A Disability of the Soul: An Ethnography of Schizophrenia by Karen Nakamura

By Karen Nakamura

Bethel residence, positioned in a small fishing village in northern Japan, used to be based in 1984 as an intentional neighborhood for individuals with schizophrenia and different psychiatric issues. utilizing a distinct, neighborhood method of psychosocial restoration, Bethel residence focuses as a lot on social integration as on healing paintings. As a centerpiece of this technique, Bethel apartment began its personal companies so one can create employment and socialization possibilities for its citizens and to alter public attitudes towards the mentally unwell, but additionally fairly by chance supplied an important improve to the distressed neighborhood economic climate. via its paintings courses, communal residing, and shut courting among health facility and city, Bethel has been remarkably profitable in rigorously reintegrating its contributors into jap society. It has turn into often called a version replacement to long term institutionalization.

In A incapacity of the Soul, Karen Nakamura explores how the contributors of this special group fight with their lives, their health problems, and the that means of neighborhood. advised via attractive historic narrative, insightful ethnographic vignettes, and compelling lifestyles tales, her account of Bethel condo depicts its achievements and setbacks, its grants and obstacles.

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Additional info for A Disability of the Soul: An Ethnography of Schizophrenia and Mental Illness in Contemporary Japan

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Courtesy of the East Asia Library, Yale University Library. 40 Chapter 2 family clans, and rural hamlets were responsible for maintaining local control of their own members, with harsh punishment meted out to all if social harmony was disturbed. This system of social control at the grassroots level continued through the Edo period up through the end of the Pacific War. Many might argue that it still continues now, although in a greatly ameliorated form. There is a particularly moving example of home confinement in TĎson Shimazaki’s epic historical novel Before the Dawn.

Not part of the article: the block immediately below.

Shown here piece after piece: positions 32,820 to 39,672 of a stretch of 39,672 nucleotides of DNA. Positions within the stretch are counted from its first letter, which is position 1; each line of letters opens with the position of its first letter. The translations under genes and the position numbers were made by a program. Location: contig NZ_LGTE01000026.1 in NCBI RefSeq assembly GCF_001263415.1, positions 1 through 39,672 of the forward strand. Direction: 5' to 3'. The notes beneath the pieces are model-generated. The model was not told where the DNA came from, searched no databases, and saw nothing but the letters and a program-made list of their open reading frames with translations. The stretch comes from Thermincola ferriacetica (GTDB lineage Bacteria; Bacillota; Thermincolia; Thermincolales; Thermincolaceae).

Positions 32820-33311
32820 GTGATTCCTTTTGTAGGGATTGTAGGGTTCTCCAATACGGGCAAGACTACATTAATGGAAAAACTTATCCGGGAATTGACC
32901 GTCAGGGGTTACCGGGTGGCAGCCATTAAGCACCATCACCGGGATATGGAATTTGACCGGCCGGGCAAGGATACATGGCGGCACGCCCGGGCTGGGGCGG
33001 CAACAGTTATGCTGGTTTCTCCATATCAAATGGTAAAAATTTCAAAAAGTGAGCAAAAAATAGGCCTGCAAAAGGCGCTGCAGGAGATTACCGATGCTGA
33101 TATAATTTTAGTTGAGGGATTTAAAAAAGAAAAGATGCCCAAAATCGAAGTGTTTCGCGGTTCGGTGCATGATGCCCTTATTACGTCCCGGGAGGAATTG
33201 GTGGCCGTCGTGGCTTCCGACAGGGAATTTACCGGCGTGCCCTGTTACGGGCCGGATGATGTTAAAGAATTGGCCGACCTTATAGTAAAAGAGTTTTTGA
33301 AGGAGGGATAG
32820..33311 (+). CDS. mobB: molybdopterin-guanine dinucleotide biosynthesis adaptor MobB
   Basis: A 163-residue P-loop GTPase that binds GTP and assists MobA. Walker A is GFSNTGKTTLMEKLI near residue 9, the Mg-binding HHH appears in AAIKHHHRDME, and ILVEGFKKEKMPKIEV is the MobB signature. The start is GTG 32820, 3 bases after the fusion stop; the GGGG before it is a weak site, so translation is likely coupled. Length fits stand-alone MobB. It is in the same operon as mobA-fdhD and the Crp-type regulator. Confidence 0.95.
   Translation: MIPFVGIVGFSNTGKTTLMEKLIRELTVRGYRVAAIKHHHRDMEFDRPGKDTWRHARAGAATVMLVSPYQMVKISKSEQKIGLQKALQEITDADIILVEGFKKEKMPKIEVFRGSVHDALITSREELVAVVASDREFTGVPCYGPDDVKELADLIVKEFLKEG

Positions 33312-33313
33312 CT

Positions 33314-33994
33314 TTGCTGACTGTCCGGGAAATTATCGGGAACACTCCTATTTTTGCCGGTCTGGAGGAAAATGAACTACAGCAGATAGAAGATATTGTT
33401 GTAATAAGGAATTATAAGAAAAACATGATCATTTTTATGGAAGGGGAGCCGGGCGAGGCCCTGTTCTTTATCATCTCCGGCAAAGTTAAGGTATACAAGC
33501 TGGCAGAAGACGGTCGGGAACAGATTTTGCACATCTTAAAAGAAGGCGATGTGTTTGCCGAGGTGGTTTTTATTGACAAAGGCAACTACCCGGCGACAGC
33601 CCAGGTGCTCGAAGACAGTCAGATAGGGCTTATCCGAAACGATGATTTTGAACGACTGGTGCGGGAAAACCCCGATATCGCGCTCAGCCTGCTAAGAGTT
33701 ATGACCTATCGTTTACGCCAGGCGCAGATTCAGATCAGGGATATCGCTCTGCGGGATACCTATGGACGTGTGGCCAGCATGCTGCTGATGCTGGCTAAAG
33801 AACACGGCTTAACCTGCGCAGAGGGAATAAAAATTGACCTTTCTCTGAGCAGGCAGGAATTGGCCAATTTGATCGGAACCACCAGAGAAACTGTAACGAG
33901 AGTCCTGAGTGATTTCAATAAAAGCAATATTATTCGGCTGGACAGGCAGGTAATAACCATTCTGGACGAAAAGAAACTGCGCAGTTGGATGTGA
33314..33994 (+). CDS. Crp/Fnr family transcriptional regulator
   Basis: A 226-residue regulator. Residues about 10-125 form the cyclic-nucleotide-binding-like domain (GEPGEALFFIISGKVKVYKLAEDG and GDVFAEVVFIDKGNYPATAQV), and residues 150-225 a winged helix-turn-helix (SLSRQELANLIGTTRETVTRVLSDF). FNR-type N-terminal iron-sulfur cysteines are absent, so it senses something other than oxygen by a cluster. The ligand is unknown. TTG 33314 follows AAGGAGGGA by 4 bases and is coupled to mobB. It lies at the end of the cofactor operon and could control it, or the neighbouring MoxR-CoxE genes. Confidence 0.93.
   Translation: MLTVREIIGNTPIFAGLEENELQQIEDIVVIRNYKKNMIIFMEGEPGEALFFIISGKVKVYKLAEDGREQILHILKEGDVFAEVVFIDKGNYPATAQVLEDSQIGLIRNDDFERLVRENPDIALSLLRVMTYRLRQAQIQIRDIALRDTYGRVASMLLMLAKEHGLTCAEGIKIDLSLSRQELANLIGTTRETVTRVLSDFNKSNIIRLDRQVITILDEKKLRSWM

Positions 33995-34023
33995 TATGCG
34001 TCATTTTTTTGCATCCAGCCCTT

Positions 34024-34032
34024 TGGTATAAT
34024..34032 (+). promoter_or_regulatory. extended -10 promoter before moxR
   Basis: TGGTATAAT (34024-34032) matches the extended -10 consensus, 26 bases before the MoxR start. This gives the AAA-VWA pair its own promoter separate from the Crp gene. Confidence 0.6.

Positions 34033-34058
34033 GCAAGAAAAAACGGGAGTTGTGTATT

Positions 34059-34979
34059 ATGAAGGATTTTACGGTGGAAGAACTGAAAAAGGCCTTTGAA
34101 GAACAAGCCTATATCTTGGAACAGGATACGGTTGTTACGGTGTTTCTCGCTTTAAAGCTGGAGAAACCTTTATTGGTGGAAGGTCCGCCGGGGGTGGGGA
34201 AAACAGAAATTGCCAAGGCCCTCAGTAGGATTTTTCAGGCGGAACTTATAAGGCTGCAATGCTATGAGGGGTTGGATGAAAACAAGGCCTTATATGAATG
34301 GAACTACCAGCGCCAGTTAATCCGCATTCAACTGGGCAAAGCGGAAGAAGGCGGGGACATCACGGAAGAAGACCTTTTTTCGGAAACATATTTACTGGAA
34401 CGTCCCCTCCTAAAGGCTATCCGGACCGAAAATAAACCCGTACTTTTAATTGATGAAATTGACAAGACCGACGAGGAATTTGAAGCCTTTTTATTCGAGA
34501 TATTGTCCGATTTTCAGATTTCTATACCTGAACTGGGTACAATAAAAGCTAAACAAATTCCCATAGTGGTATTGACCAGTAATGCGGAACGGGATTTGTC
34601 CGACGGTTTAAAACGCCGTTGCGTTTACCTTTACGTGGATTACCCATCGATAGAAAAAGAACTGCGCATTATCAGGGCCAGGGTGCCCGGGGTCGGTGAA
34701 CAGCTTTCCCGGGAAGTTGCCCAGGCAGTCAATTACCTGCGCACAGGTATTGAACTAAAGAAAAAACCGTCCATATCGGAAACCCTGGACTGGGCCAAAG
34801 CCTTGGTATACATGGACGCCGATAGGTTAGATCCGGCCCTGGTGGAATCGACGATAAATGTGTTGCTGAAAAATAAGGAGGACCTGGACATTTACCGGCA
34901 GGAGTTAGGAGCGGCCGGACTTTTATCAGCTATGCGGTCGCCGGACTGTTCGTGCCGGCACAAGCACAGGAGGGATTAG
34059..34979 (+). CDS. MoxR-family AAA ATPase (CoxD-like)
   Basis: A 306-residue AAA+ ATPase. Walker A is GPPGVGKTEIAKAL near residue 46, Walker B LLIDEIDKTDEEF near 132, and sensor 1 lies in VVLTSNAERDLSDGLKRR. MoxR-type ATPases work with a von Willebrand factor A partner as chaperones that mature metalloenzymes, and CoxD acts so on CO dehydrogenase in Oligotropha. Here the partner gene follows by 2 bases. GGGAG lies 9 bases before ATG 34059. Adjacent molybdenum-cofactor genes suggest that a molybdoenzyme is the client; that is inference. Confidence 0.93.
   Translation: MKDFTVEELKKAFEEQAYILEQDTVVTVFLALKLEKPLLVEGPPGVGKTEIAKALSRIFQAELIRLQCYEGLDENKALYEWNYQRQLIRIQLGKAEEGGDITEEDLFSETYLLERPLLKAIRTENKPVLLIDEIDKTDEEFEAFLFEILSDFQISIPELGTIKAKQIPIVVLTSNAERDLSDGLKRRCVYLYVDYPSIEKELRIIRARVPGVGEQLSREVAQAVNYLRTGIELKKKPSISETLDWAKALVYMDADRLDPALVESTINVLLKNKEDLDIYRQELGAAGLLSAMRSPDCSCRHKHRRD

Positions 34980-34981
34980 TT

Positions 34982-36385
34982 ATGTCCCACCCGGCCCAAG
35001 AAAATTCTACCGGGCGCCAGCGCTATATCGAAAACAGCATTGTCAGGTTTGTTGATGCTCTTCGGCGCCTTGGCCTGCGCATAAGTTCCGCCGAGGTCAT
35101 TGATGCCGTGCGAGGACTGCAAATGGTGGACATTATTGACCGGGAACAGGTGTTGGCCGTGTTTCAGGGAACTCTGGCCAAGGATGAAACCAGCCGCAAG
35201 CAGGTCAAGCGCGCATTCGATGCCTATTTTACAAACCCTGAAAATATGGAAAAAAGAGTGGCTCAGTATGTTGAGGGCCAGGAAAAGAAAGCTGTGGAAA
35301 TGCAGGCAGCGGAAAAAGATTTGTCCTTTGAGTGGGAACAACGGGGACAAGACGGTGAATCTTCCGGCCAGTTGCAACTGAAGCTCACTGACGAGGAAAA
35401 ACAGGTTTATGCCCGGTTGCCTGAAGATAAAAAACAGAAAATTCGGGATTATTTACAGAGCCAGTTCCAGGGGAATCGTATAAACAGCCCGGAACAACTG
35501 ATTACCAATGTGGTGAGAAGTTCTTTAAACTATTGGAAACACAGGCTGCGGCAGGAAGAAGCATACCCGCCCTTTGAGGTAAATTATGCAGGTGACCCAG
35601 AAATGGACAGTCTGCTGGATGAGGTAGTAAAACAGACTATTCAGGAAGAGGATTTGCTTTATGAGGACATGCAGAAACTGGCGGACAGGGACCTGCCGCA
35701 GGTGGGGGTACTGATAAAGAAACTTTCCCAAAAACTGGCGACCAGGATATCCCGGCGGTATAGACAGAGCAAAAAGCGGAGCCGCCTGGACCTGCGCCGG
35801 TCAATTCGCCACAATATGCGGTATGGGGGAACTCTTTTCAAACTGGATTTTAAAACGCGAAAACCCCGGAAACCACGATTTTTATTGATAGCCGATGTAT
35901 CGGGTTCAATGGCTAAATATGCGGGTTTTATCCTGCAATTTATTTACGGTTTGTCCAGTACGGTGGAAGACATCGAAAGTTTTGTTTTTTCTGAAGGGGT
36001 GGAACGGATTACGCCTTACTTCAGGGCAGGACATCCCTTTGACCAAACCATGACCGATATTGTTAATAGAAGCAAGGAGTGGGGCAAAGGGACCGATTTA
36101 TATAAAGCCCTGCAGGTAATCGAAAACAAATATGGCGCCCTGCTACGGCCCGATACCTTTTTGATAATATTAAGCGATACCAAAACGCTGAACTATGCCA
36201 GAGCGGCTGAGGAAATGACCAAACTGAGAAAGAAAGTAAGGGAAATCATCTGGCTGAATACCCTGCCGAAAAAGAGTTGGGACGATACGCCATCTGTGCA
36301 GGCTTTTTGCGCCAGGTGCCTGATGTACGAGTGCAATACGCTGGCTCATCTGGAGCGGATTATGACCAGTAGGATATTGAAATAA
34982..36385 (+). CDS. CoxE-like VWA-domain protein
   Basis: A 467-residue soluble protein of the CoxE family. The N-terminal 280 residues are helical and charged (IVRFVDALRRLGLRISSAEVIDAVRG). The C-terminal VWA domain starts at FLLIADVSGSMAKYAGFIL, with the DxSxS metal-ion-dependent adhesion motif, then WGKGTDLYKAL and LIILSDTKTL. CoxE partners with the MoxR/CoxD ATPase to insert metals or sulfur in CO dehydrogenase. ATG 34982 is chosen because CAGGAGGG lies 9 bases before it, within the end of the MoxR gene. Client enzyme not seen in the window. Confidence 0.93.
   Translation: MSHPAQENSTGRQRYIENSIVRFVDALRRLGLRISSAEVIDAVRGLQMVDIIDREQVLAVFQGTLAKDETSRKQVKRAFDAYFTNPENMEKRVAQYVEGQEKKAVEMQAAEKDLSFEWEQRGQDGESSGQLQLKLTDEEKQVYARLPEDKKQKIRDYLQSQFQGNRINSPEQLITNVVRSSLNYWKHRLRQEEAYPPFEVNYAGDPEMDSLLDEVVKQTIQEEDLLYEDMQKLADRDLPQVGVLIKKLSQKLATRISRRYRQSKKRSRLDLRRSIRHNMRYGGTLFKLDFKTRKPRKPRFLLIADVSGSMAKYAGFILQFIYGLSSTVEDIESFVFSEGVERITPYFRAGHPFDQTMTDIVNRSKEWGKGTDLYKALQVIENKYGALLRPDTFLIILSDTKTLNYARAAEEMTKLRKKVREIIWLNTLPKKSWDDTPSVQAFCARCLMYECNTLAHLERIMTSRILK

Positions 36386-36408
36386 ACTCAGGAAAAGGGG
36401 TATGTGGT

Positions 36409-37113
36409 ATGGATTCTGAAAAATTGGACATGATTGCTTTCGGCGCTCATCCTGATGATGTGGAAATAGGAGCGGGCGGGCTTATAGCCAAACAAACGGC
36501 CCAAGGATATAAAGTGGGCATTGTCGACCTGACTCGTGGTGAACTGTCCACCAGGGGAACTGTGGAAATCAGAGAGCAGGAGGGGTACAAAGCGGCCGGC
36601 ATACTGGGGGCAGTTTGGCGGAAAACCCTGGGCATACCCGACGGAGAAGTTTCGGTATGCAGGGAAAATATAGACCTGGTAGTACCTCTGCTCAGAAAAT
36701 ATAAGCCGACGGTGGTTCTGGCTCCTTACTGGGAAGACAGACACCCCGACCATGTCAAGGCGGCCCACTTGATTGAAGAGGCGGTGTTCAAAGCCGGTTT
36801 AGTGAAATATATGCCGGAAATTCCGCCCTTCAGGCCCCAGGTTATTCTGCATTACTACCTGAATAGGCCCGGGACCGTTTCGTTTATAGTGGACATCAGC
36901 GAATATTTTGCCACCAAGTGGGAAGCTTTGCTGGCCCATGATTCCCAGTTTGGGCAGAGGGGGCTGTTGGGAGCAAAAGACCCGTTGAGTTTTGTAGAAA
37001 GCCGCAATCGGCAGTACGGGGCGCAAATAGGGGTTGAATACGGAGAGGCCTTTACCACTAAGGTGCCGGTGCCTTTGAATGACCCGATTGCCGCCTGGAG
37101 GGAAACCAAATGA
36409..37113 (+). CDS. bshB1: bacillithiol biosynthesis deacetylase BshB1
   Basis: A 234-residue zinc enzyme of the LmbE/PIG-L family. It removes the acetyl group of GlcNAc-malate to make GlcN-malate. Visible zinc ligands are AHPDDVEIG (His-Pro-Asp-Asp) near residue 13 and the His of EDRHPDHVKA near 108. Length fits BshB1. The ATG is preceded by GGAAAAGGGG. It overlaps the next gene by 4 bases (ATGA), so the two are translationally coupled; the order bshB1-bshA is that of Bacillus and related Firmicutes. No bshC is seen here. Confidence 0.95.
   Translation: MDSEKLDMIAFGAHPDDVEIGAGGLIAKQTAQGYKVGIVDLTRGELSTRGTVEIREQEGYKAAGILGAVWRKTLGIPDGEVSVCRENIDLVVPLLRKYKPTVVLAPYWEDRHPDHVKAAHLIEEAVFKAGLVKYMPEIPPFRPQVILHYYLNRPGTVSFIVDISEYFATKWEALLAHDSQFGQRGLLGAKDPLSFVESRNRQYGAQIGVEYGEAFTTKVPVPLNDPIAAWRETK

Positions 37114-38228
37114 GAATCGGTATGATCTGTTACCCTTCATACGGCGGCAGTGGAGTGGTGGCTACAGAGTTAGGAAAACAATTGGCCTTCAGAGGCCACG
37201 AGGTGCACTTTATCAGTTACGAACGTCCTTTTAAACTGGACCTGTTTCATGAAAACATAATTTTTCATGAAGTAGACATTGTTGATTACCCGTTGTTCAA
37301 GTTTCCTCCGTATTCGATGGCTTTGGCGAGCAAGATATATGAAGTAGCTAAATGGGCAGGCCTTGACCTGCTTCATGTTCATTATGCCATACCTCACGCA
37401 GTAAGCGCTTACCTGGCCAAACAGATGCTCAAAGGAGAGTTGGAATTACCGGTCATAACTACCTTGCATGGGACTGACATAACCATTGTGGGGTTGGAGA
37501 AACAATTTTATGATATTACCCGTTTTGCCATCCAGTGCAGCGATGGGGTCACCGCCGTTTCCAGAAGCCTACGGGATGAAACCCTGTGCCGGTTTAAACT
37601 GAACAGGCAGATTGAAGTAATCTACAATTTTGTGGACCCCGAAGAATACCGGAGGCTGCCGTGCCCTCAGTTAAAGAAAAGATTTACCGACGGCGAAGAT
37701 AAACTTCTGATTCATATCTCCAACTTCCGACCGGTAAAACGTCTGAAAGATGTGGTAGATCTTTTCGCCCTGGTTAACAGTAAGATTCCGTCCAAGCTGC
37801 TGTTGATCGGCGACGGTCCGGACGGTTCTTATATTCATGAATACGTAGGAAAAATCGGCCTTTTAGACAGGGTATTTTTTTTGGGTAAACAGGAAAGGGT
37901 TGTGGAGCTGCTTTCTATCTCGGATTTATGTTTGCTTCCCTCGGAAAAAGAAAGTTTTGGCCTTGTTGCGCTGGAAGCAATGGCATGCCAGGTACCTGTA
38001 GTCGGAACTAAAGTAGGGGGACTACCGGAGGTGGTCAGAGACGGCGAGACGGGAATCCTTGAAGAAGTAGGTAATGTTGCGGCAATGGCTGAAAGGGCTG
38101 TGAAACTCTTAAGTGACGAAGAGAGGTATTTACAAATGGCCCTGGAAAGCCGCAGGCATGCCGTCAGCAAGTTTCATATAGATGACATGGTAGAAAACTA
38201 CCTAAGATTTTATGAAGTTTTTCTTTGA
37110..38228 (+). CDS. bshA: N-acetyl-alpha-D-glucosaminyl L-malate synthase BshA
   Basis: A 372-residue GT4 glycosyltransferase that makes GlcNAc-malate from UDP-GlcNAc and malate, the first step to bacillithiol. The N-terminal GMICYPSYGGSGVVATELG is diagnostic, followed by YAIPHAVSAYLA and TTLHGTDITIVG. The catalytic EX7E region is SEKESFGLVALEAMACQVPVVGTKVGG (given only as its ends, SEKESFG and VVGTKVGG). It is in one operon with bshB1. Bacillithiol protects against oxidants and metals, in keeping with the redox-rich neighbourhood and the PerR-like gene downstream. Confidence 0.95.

In his extensive history of psychiatry, Waichiro Omata notes that the daughter of Emperor Go-Sanjo was said to have suffered from mental illness. When the imperial princess visited the temple in 1072, she sat and meditated under its waterfall (Omata 2005, 65). Her cure inspired other people to visit the temple, which even today advertises on its website that it is said to be able help those with “diseases of the brain” and “diseases of the soul” (Daiunji 2011b). At the time, it was thought that people went mad because they were possessed by supernatural spirits.

Over the centuries, these inns specialized to take care of more of their needs; in the nineteenth century, at least two of them became private mental hospitals: the Iwakura Mental Hospital and the Kitayama Hospital (Omata 2005, 65; Mandiberg 1996, 416). While there were temples such as Daiunji that served as pilgrimage sites for people with mental illness, by far the predominant form of mental health “care” in the Japanese middle ages was home restraint or home confinement. Under the ritsuryo¯ legal system of the time, those who were tenkyĎ (insane, lunatic) were not considered liable for their own actions.

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